The cross-connect system 111 may use punch down blocks with wires connecting the radio-side multiplexed lines to the opposite panels 114, 116. The cross-connect system 111 may also be computer-based and provide for connection to an I/O terminal for configuration using a computer-based system. Examples of cross-connect systems that may be used in a preferred embodiment include DSX-1, DSX-3, FLM (Fiber Loop Mux), Lightspan, Sonoplex, QCP, DDP, etc.
The electrical cross-connect panel 116 provides termination points for connections to copper cable lines on the subscribers-side of the enclosure 100. The lines connected to the electrical cross-connect panel 116 may be lines that are to be connected to other distribution systems, lines that are to be connected directly to subscribers, or both. The lines are typically protected by an electrical cable protection device 120 to protect the connecting equipment in enclosure 100 from potentially destructive inductive spikes or lightening. Suitable protection devices may include gas beam protection devices, carbon block devices, and solid state devices.
One of ordinary skill in the art will appreciate that the connecting equipment in FIG. 2 may include more equipment and devices in accordance with specific design criteria and varying capacity requirements. FIG. 3 shows an example of a configuration of the connecting equipment of the enclosure 36 in FIG. 1 in which the office-side connection includes the office side radio tower 52 a connected to the central office 26 for transmitting either a DS1 or a DS3 signal over the radio link 52. It is to be understood by one of ordinary skill in the art that the enclosure 36 may also include connecting equipment for only a DS3 connection or for only a DS1 connection.
The enclosure 36 includes a DS1 radio 134, which receives DS1 level signals from the radio tower 52 b. The DS1 radio 134 is connected to a digital distribution point 138 via a DS1 line 52 b. The digital distribution point 138 is a terminal location used to electrically connect or multiplex digital signal facilities. The digital distribution point 138 may include cable terminations to establish electrical connections between any two terminated DS1 network elements. For example, in FIG. 3, the digital distribution point 138 provides electrical connections between the DS1 radio 134 and a radio side cross-connect 142. In a preferred embodiment, the digital distribution point panel 138 includes the DDP-1 84-circuit panel from the ADC Corporation.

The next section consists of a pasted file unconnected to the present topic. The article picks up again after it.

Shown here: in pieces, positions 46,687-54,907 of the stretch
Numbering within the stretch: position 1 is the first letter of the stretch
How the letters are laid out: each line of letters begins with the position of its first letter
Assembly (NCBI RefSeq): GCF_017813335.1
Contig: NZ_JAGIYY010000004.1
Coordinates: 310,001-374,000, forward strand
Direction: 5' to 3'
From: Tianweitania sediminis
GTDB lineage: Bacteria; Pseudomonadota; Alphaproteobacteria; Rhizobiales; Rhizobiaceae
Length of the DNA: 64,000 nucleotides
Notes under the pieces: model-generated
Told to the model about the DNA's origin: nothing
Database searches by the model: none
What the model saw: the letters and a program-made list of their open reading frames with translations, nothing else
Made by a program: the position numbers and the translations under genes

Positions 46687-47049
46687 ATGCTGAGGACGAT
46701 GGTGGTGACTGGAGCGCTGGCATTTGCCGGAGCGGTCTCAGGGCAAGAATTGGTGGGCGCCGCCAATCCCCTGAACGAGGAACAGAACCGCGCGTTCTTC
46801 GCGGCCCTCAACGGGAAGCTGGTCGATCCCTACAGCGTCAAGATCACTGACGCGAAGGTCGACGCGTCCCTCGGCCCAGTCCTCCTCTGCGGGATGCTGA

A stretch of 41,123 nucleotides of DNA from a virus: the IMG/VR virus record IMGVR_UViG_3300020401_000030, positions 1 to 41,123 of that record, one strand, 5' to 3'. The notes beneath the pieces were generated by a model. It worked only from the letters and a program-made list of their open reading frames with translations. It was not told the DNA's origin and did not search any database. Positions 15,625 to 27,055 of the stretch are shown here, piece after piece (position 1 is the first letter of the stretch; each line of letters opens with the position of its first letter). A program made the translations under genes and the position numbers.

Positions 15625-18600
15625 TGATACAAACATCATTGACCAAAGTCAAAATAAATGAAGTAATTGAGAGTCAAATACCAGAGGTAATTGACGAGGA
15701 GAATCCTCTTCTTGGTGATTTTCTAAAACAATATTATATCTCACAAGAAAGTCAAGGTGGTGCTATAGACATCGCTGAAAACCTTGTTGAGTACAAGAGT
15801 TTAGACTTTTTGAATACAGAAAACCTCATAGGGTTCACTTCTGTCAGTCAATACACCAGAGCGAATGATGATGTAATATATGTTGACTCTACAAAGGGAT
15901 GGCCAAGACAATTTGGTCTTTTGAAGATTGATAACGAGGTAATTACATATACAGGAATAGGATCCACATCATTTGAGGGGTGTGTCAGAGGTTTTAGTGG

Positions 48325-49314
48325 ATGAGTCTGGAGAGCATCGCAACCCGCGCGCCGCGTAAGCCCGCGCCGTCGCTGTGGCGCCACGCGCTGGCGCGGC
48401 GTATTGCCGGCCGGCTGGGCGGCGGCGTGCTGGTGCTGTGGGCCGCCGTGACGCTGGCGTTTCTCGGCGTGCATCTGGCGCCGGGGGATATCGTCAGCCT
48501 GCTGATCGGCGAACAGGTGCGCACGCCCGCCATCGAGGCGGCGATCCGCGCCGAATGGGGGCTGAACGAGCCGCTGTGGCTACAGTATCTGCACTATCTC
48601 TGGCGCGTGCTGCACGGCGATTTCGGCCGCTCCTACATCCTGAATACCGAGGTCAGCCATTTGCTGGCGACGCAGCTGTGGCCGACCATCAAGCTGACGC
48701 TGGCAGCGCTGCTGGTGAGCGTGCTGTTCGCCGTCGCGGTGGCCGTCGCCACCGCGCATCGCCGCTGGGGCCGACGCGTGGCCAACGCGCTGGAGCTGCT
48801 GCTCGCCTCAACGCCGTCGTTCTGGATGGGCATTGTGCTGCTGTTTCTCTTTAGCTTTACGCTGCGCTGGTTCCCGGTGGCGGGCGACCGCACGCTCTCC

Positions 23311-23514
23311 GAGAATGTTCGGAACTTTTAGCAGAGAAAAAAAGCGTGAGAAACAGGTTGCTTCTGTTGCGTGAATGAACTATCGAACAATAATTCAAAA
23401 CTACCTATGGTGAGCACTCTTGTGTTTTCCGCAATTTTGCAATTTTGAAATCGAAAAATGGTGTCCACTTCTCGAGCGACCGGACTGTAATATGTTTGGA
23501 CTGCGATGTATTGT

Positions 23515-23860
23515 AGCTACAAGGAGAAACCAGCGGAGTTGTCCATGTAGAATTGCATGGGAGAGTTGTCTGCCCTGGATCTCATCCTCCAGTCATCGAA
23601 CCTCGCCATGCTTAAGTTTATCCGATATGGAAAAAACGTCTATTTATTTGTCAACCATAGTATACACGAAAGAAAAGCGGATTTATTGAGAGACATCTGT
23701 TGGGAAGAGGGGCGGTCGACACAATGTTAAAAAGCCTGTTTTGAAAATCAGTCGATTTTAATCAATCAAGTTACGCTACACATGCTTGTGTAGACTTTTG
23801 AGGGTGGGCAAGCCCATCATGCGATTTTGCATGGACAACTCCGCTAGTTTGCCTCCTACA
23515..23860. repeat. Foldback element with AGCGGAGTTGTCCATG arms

The digital distribution point panel 138 is connected to a radio/electrical cross-connect panel 143 via DS1 lines 140. The radio/electrical cross-connect panel 143 includes a radio side cross connect panel 142 and an electrical cross connect panel 144. The radio side cross-connect 142 is cross-connected to the electrical-side cross-connect 144 using well-known cross-connect systems such as a DSX cross-connect panel, a quick-connect punch-down (QCP) panel or a Litespan™ system from DSC. The electrical-side cross-connect panel 144 may be connected to various types of equipment. For example, a second digital distribution point 146 may connect the DS1 level lines to an optical/electrical converter 148. The optical/electrical converter 148 converts the DS1 signals to a signal in SONET format for transmission on a fiber-optic cable. The fiber-optic cable may be connected to a fiber-optic cross-connect panel 150 for distribution to other distribution systems connected via the fiber-optic outside plan 70.
The electrical side cross-connect panel 144 may also be connected to the multiplexer 1/0 152 for multiplexing a DS1 level line to several DS0 level lines. The DS0 level lines are connected to a DS0 electrical cable protection 153, which is connected to the DS0 lines on the copper cable outside plant 124. The multiplexer 1/0 152 in a preferred embodiment is the Litespan™ 2000 system from DSC. The Litespan™ 2000 system is preferred because it can hand off DS1 lines and DSQ lines and provide multiplexing cross-connect functions and signal conversion for fiber-optic cable.
The electrical cross-connect panel 144 may also be connected to a repeater 154. The repeater 154 includes signal amplifiers for boosting a signal that may be part of a connection traversing a long distance. The repeater 154 may be connected to a second cross-connect system 156 that includes a first cross-connect panel 157 and a second cross-connect panel 158. The second cross-connect panel 158 is connected to DS1 lines that comprise the copper outside plant 54 from the subscribers side of the enclosure 100 which is protected by a DS1 electrical cable protection 160.